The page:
“We’re all going to die,” said Aaliyah firmly. She was sitting on the couch, dripping snow. She hadn’t taken her hat or boots off, and didn’t seem to realize what was going on around her.
We all sat crowded around her, listening intently. Chaos was on the floor stirring a pot of hot cocoa they’d made, serving it into mugs. Right now, there was fat chance of anyone drinking it.
“I dreamt it,” Aaliyah said softly, hugging herself. Her gaze drifted off at the TV, not really seeing it. “We all drowned.”
Chaos offered her a mug of cocoa. I shook my head at them, but Aaliyah took it.
“We all died,” she repeated softly. “But I can’t remember how it happened. There was just all this water and you,” she nodded at me “Couldn’t keep your head above it. There was a shark and -,” she shook her head. “We all drowned.” She looked at Chaos. “You had a wooden crucifix that floated. That was all that was left behind.”
Chaos looked down. We all lowered our gazes. No one knew what to say.
Maybe now’s a good time to say that Aaliyah, being a golden dragon, had rare predictive dreams. She dreamed of the future. Needless to say, dreaming of all of us dying had never happened before, and wasn’t a good sign.
Chaos cleared their throat. All eyes turned to them and I cringed inside, expecting something, well, cringe-worthy.
“You know,” Chaos said, swirling the coca in the pot. “In my realm when one god made a prediction, it was basically taken as a challenge by other gods. A sort of ‘hold my beer’ kind of moment.”
“This was a dream,” Jade said sternly. “It,”
“Was sent by someone,” said Chaos flatly. “And someone else somewhere is probably taking it as a challenge to make it not happen. So-”
“Our world is not populated by zillions of gods like your world was,” I interrupted.
“It’s not written in stone!” Chaos interrupted me back fiercely. “Just because someone says it, doesn’t make it true. It’s a warning, not a death sentence. And how many people have avoided the death sentence?”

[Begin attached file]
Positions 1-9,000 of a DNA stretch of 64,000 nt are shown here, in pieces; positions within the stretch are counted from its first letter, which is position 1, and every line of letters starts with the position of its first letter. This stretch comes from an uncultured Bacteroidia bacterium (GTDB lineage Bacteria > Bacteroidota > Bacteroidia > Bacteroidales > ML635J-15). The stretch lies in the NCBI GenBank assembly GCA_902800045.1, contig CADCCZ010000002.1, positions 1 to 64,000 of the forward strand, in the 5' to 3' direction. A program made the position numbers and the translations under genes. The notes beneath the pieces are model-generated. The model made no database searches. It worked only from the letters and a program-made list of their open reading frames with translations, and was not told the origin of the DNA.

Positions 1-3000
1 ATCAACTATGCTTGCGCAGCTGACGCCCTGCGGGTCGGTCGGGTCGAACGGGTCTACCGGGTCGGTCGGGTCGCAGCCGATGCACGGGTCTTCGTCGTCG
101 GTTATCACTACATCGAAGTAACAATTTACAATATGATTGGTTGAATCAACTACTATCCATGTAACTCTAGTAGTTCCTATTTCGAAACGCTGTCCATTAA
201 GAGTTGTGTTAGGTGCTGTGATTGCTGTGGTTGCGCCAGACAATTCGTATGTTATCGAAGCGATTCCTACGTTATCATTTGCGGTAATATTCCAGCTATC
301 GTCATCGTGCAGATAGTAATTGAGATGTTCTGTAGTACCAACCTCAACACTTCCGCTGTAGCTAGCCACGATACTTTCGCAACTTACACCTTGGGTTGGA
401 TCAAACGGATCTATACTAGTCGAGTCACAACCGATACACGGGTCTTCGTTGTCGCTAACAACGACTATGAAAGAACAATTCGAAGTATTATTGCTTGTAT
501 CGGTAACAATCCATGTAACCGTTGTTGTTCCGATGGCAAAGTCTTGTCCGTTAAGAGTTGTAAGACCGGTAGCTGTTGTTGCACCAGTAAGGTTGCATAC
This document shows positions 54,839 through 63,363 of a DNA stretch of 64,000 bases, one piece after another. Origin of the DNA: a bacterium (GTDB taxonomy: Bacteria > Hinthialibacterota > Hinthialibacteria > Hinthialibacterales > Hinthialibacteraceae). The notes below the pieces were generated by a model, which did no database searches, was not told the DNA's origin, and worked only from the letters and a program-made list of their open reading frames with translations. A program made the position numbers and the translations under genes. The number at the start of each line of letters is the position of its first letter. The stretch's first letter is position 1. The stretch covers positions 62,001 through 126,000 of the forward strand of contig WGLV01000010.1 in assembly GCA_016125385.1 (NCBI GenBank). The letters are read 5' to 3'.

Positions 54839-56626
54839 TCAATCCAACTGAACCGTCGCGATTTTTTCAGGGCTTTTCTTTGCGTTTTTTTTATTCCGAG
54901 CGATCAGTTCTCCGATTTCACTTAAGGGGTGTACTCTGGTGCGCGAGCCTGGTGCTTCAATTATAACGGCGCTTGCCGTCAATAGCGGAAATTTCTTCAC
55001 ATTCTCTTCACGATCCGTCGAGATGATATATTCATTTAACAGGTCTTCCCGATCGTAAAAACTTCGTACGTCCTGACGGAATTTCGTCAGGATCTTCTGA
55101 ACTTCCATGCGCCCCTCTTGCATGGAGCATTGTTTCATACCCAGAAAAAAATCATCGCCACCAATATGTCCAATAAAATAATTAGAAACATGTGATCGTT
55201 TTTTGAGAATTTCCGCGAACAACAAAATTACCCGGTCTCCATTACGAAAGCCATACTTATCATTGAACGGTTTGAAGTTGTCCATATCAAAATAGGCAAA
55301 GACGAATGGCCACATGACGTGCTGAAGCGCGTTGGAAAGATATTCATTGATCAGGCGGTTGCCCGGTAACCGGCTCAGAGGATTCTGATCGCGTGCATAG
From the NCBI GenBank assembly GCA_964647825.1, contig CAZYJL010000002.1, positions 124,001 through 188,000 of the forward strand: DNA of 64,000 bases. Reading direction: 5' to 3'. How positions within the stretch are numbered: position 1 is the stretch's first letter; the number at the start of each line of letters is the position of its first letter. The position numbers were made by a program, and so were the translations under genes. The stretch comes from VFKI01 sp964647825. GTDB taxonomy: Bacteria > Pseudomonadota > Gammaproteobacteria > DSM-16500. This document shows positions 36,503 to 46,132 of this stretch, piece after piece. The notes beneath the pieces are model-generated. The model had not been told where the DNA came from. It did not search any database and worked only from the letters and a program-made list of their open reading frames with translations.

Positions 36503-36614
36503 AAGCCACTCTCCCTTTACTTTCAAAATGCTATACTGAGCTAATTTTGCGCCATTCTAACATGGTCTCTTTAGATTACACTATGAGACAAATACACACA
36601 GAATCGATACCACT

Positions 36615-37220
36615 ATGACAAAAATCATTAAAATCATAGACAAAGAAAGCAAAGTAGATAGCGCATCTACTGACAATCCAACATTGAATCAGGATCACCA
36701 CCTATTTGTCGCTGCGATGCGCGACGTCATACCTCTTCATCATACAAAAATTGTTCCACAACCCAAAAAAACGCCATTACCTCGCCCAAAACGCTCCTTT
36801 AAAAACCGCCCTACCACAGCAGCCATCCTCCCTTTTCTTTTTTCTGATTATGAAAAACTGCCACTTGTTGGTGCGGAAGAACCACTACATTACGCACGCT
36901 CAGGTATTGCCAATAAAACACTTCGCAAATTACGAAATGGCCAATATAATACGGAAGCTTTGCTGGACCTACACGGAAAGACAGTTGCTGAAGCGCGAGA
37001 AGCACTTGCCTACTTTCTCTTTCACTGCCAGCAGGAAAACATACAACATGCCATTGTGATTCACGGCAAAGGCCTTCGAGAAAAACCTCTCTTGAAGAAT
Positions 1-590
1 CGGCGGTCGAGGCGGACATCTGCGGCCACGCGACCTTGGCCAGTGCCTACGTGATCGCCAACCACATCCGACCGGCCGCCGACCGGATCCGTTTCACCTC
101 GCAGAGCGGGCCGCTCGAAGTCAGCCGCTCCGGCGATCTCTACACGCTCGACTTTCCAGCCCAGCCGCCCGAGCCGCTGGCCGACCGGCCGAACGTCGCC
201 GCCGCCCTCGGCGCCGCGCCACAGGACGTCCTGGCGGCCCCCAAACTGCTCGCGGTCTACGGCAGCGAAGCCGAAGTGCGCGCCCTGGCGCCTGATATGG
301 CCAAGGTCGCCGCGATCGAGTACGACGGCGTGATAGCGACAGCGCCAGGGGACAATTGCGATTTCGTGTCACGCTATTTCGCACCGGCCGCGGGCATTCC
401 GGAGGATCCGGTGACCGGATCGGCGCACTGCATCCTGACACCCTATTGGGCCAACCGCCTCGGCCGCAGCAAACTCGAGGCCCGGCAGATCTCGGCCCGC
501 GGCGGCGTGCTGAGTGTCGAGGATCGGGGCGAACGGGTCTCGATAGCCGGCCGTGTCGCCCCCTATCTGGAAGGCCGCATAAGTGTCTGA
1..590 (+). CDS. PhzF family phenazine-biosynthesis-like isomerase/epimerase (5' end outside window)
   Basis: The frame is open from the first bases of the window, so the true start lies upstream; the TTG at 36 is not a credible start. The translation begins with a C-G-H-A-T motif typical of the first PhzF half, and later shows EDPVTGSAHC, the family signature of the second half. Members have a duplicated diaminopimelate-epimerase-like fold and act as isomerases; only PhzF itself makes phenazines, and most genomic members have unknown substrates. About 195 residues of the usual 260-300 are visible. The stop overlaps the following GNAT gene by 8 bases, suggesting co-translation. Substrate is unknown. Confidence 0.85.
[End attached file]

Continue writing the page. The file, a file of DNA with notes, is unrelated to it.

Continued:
“Not a whole lot,” I bit back.
“They’ve got a point,” said Charr quietly. “We can maybe do something.”
Chaos pointed the chocolatey spoon towards her. “Avoid water.”
“I’m thinking something else,” said Charr.
“Well,” Charr gave me a meaningful look. “Maybe we should contact, you know, the principals.”
There was an unhappy silence. My stomach did an unhappy flip. I looked grudgingly at Charr. I knew she was right. Of all the times, this was as good as any to travel to meet the principals. But – I didn’t want to. “Can it not be tomorrow? I have an exam.” I said grumpily.
“You always have exams,” Chaos said.
I glared at them. “I should be studying right now, thank you. This is important for me.”
“So is this!” said Aaliyah sharply, near tears. “We might all die!”
I cringed. “Okay, let me do my exam first. I have to go study. But I promise, tomorrow when I get home, we,” I looked pointedly at Charr. “Will go visit the principals.”
Well, I was late for work by about ten minutes, spilled a latte on some jerk’s lap, and that was just the start. It was a long shift, I was bored, and every minute felt like drudgery. Really, I couldn’t wait to get home. Kuryo and Charr were going to visit the principals! Kuryo’s exam was in the early afternoon so when I finished my shift, he and Charr should be ready to go on their little dimension trip.
Well! I rushed home through the snow and buses, climbed up the stairs in a rush, and let myself into the dinky apartment that smelled like home.
The moment I stepped inside, I felt an energy. It wasn’t magic per se, but it was… a presence.
Well I didn’t have to look far, it was right in front of me in the living room and staring me in the face.
“Hi?” I said, my brain doing that dumb thing where it refuses to acknowledge what it’s seeing.
It was Kuryo, but not. In fact, take Kuryo and imagine he hit the gym, fronted a heavy metal band, and put on a medieval tunic and that’s what was staring me in the face, long angry hair included. Charr was sitting on the couch beside him, wearing a black dress that I had never seen her wear before.